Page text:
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Portraits of young Europeans – do we have a common future?
(working title for a reportage from crisis-shaken Europe)
Let’s face it: there is no way to avoid Europe in the media anymore. But no matter if the topic is Greece or the ECB, mostly the media coverage is negative and focused on the economy. It seems as if the economy has overtaken Europe.
The original idea, to form a united Europe, where no country attacks another country seems to be forgotten, maybe because the mission is completed? But if Europeans don’t fear war anymore, what do they dream of instead when they think about Europe?
To explore this, I want to travel through seven European countries. I want to meet people of my generation, because if Europe has a future it has to be made by us. From Autumn 2012 till Summer 2013 I’ll travel to Belgium, France, Romania, Greece, Turkey, Latvia and Norway to portrait young people and their stories. I’d like to know what they expect from Europe, how they see Europe’s future and what Europe has to do with their lives.
European people are my main interest. However, there will be a different subtopic for every country I visit. This might make it easier to find interesting stories related to Europe.
Obviously, in Belgium I want to visit Brussels. I want to see the political heart of Europe and talk to the people who work for the EU. I want to ask them about their European dream. Hopefully, at the end of my project I can compare their answers to those of the young Europeans everywhere else. The next country will be France. In France I want to investigate the phenomenon of the growing right-wing populism in Europe. I was really shocked by the election success of Marine Le Penn this summer and even more so when a lot of observers said that she gained many votes of young people. It would be interesting to meet a young voter of Marine Le Penn. How does his or her vision for Europe look like? Additionally, France has got the largest community of Muslims outside a Muslim country. I want to know if and how the rise of right wing populisms affects Muslims’ lives and how they feel about Europe. From France I’ll go to Romania. Romania is a fairly unknown country to me. My family hosted a Rumanian exchange student two years ago. She told me about the Rumanian nature and the efforts made to protect it. That surprised me. I’ve never thought of Eastern Europe as an area so focused on nature protection. I’d like to find young caretakers of the nature reserves. Would these areas be existing without the help of the European Union? Is environmental protection something too big for national states and needs to be solved by a bigger community of states like it was with the war problematic in the 20Th century? Also I can’t make a reportage from crisis-shaken Europe without touching the Rumanian political crisis. Despite the EU intervention the crisis isn’t solved. The EU seems to be powerless if a Member State suffers from corruption, nepotism, plagiarism-scandals and power struggles. In Romania I want to find out about the limits of EU power. Do people wish for more or less intervention? And how can this intervention look like? My next country will be Greece. In Greece I want to concentrate on money issues. Often people say the Euro was an impossible idea from the very beginning, because the Euro-countries were too different. What needs to happen to make a European currency work? Are money saving and social cuttings the right way to make the Euro work? In Greece 50% of the young people are without work. Under these circumstances, does it matter which currency you have anyway? And apart from this, what perspectives do young people have for their likes in this society? I read that a lot of young Greek people are trying to live a life without money or they invent their own local currency. How does something like this work? If it comes to the Euro rescue, politicians like to make us believe the Euro is without any alternatives (“alternativlos”) for a common future. Is that true? Hopefully, I can find some answers to that question in Greece. My next country will be Turkey. Maybe I would not have chosen Turkey if I hadn’t have had so many Turkish pupils in my politics class in school, discussing every Turkey-related topic very passionately. Of course, one of the most burning questions was, if Turkey should be part of the European Union. I’ve been in Istanbul once and it seemed very European to me. But what about the rest of Turkey? And do the Turkish youth want to be part of Europe despite the crisis?The sixth country will be Latvia. In 2009 I stayed in Latvia for a year. I speak Latvian and know the country very well. In 2009, Latvia was in a big crisis. I was shocked when I saw the statistics. During my stay I heard the word “crisis” nearly every day. Nevertheless, life seemed quite normal to me. The crisis wasn’t as obvious as I expected a crisis to be. Now, a few years after the crisis, I want to know if life is different now. Is there a moment when you can feel that a crisis is over? And is the crisis really over for the people or just for the big companies? Maybe the Latvian youth can give advice on how to handle a crisis to the rest of Europe? Finally, I’ll go to Norway. In Germany my generation is called the pragmatic generation. All the surveys say that we fear the future and mainly hope for financial and personal security. After the horrible attack on Utoya 2011 I heard the Norwegian Prime minister say that a society has to grow even more tolerant, open and free after such an attack. I was astonished. If anything comparable happens in the rest of the world, I usually hear a call for more security and control. Maybe I’ll find a youth with less fear and more dreams in Norway? Also everybody says the Norwegian are Europe-friendly, although they voted against joining the EU in 1994. I want to know why and how they imagine a future in Europe without the EU. Who knows, maybe the youth got some new ideas for Europe?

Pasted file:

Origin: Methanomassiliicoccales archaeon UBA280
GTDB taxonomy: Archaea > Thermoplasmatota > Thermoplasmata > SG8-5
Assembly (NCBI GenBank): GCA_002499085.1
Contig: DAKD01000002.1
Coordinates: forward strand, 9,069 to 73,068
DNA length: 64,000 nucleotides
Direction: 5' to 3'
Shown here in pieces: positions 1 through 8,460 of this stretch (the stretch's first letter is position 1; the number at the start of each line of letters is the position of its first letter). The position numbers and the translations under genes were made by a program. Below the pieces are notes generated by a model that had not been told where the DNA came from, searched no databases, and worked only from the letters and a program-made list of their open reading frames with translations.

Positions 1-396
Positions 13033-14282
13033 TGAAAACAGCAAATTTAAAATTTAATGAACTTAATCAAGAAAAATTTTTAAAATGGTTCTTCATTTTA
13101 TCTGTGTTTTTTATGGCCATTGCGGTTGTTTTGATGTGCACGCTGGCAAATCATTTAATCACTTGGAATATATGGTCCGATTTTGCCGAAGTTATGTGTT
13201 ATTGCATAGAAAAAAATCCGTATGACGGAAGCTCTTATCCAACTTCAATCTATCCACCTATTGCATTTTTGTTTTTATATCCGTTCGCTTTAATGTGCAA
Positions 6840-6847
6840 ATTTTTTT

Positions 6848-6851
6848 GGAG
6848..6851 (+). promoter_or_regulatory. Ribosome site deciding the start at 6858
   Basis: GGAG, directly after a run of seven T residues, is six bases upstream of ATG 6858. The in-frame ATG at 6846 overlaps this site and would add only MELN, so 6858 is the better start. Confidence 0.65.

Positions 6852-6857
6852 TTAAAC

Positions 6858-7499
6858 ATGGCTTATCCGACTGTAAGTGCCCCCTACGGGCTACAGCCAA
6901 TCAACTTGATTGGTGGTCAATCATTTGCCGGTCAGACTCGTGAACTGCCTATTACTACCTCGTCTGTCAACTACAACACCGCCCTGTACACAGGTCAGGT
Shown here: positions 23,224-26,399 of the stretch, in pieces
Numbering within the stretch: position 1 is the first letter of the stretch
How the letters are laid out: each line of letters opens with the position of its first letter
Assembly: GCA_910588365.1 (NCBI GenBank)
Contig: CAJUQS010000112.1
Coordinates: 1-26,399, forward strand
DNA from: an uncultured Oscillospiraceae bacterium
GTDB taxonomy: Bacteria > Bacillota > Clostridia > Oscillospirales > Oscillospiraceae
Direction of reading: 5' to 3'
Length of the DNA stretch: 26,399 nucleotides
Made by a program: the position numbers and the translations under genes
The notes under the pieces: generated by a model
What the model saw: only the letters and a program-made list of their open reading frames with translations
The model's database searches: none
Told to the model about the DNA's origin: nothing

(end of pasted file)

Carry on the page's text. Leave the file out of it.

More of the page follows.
To make it easier to find people in every country I’ve got a number of contacts in every country but mostly I’ll travel with couchsurfing to get to know people. By travelling with couchsurfing every stay could be the beginning of a new European story.
I want to write a blog about my experiences and findings and hope to interest my readers with it. I think the blog could be good for anybody who is interested in Europe and European politics in general, but also for anyone who follows news of one of the countries I travel to. With the blog I hope to create new perspectives for Europe and awaken the interest for the people rather than just the economy Hopefully, the writings will lead to a book.
Readers might wonder why I want to do this. I have been interested in politics since I was a little girl and always loved to talk to people and change things. I’m an open-minded girl with many travel- and couchsurfing experiences. Also, I’ve got a lot of writing experience. In 2008, I represented Berlin at the German speaking poetry slam championships in Zurich. During my exchange year in 2009 I wrote a Blog. I participated in many writing workshops and wrote for different local newspapers. In short, writing is a passion of mine.
I want to do this journey now – not only because Europe is at a historic point but also, because my age is my advantage. I can meet people from my generation easily and I have a different view on the world as older people may have.